WASHINGTON, DC, January 12, 2006 – The Aircraft Mechanics Fraternal Association (AMFA) applauded yesterday’s Federal Aviation Administration (FAA) ruling that on April 10, 2006 will extend drug and alcohol testing to every employee of outsourced aircraft repair shops in the United States. For more than a decade, the FAA testing program has been mandatory for aircraft technicians directly employed by U.S. airlines.
AMFA called on the FAA to close another safety gap by extending the program to cover repair shops outside of the U.S. as well. The FAA has responsibility for overseeing work performed on U.S. commercial aircraft anywhere in the world, but has been repeatedly criticized in reports from the Department of Transportation’s Inspector General for poor oversight of outsourced repair shops in the U.S. and abroad.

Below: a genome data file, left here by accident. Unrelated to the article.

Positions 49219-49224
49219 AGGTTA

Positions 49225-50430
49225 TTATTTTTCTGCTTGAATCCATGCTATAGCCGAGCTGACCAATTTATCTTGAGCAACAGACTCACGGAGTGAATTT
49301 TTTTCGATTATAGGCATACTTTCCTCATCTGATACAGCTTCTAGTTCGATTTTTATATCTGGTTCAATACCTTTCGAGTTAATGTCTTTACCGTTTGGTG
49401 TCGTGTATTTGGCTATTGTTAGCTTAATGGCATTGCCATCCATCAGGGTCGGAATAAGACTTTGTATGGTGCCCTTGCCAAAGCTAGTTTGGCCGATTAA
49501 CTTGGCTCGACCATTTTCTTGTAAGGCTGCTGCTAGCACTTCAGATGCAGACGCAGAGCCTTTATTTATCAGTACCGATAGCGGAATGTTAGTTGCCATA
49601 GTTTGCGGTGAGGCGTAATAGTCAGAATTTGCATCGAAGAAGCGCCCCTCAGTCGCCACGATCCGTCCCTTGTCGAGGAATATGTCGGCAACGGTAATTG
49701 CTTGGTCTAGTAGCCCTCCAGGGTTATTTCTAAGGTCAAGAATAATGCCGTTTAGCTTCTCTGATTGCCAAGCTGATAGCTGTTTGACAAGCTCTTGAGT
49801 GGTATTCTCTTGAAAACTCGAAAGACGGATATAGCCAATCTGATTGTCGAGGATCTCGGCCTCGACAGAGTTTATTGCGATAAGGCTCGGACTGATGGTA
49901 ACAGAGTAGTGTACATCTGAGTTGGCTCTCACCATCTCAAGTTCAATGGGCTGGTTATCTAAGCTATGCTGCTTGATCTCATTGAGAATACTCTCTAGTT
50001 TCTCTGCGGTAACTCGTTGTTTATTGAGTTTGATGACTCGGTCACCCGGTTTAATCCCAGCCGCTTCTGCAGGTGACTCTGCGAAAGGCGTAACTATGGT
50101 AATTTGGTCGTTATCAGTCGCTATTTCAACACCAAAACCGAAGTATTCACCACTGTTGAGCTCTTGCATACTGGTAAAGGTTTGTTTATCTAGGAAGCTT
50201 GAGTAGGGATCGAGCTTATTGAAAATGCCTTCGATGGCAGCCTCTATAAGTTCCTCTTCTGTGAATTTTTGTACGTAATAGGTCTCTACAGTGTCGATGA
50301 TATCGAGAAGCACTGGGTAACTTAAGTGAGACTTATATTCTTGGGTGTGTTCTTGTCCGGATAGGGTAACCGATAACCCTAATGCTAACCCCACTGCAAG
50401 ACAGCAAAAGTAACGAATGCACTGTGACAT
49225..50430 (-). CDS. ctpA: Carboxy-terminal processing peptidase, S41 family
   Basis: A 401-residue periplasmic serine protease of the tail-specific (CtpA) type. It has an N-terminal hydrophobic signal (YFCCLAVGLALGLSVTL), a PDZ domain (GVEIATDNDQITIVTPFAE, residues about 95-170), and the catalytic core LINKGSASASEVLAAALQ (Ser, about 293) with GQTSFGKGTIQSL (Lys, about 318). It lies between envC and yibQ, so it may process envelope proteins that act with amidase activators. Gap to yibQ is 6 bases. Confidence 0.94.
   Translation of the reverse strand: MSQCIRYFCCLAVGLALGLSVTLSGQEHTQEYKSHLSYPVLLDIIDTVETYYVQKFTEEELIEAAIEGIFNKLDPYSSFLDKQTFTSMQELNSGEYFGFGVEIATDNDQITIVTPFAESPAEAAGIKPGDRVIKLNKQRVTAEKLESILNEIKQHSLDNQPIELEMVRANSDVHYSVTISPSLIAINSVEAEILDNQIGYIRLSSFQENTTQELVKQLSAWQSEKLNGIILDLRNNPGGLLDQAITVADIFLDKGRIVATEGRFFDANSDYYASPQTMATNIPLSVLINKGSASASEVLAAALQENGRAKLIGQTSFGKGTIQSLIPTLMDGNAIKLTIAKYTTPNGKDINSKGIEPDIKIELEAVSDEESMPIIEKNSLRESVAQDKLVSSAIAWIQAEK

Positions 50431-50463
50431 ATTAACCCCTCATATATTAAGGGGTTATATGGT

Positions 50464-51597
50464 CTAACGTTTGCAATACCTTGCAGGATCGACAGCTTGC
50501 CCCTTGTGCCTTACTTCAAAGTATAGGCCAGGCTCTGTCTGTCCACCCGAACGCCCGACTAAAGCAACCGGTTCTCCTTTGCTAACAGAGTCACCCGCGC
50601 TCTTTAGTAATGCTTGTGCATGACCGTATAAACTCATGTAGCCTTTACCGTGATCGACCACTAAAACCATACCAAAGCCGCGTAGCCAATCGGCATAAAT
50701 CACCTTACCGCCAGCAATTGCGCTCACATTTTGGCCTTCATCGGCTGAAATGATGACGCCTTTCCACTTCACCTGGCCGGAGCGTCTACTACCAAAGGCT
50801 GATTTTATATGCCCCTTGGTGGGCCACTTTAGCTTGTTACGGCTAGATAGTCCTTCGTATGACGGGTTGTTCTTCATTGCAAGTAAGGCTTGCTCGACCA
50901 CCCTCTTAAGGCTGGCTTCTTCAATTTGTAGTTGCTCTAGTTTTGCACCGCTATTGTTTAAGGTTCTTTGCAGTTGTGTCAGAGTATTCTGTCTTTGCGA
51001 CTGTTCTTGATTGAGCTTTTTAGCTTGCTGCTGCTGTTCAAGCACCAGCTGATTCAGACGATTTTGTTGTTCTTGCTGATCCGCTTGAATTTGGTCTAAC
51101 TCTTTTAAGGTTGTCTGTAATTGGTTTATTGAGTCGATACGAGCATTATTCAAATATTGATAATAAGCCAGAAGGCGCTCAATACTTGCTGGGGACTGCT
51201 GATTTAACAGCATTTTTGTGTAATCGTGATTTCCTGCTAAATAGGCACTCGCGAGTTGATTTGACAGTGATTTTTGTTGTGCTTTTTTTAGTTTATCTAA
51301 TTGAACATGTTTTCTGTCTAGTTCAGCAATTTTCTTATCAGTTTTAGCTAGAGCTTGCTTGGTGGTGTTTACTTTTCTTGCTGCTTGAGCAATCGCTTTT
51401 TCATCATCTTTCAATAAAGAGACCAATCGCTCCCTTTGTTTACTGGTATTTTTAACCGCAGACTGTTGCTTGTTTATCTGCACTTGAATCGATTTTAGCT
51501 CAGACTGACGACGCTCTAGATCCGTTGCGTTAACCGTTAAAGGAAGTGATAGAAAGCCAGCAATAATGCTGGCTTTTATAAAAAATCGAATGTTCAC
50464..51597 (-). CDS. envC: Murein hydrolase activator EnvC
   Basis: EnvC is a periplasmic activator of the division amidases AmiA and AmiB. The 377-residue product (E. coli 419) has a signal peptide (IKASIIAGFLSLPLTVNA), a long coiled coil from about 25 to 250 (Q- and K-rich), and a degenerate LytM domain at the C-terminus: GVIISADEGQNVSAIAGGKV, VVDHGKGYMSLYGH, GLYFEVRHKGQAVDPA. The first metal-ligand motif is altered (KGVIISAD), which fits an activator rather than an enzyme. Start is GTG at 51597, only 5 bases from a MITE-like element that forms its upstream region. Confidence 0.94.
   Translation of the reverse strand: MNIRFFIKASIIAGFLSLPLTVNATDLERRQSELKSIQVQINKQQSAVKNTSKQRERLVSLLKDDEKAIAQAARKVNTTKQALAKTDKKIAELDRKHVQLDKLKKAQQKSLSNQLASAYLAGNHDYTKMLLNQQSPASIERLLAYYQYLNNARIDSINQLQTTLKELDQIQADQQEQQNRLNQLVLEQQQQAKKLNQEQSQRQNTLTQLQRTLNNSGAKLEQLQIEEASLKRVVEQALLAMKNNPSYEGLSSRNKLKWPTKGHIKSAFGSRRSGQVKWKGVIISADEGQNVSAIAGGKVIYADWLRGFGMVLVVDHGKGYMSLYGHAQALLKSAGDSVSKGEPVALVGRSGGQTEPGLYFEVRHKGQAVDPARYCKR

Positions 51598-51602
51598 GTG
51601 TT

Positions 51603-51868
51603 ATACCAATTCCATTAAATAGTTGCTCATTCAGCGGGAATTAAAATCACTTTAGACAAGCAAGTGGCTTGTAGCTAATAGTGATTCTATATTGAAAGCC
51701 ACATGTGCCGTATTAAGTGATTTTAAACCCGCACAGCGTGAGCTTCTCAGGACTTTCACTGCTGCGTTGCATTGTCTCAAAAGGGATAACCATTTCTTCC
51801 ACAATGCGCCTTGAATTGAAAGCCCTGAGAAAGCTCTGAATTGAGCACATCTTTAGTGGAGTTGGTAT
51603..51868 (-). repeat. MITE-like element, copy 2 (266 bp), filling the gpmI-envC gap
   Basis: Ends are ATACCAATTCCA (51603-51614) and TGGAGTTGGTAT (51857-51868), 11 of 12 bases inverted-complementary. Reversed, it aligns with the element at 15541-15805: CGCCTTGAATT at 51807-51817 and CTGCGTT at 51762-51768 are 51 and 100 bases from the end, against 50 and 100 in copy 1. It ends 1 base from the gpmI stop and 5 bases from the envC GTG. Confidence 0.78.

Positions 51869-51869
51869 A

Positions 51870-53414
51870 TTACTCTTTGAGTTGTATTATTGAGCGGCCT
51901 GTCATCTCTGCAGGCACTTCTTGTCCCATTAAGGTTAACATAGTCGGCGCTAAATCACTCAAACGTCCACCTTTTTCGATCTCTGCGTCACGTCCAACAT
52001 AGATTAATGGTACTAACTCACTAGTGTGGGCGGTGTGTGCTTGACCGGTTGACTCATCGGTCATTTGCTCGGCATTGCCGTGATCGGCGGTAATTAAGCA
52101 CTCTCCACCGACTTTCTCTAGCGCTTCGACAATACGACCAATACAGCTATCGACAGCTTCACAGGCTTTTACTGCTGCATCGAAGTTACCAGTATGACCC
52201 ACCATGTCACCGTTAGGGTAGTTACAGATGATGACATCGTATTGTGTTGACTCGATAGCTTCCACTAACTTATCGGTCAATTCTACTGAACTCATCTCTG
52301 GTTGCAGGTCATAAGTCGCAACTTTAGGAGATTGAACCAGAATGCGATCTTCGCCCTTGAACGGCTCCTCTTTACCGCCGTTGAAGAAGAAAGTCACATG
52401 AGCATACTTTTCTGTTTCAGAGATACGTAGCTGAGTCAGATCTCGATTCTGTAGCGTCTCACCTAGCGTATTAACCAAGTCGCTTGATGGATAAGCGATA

“In the post-9/11 era, it’s shocking that the planes Americans fly on are increasingly being worked on by individuals whose backgrounds have never been checked, and who have not been tested for drug and alcohol abuse,” said AMFA National Director O.V. Delle-Femine. “AMFA provided commentary urging the FAA to extend the testing program to repair shops. We’re glad the FAA has taken this important additional step to help protect air passengers, flight crews and all of us who work in, on and around planes. Now the FAA needs to extend the testing to non-U.S. repair stations.”
AMFA’s craft union is the largest labor organization in the airline industry representing aircraft maintenance technicians and related support personnel with over 18,000 members at carriers including Alaska Airlines, United Airlines, Southwest Airlines, Northwest Airlines, ATA, Independence, Horizon and Mesaba Airlines.
AMFA’s credo is “Safety in the air begins with Quality Maintenance on the Ground”. To learn more about AMFA, visit: www.amfanatl.org.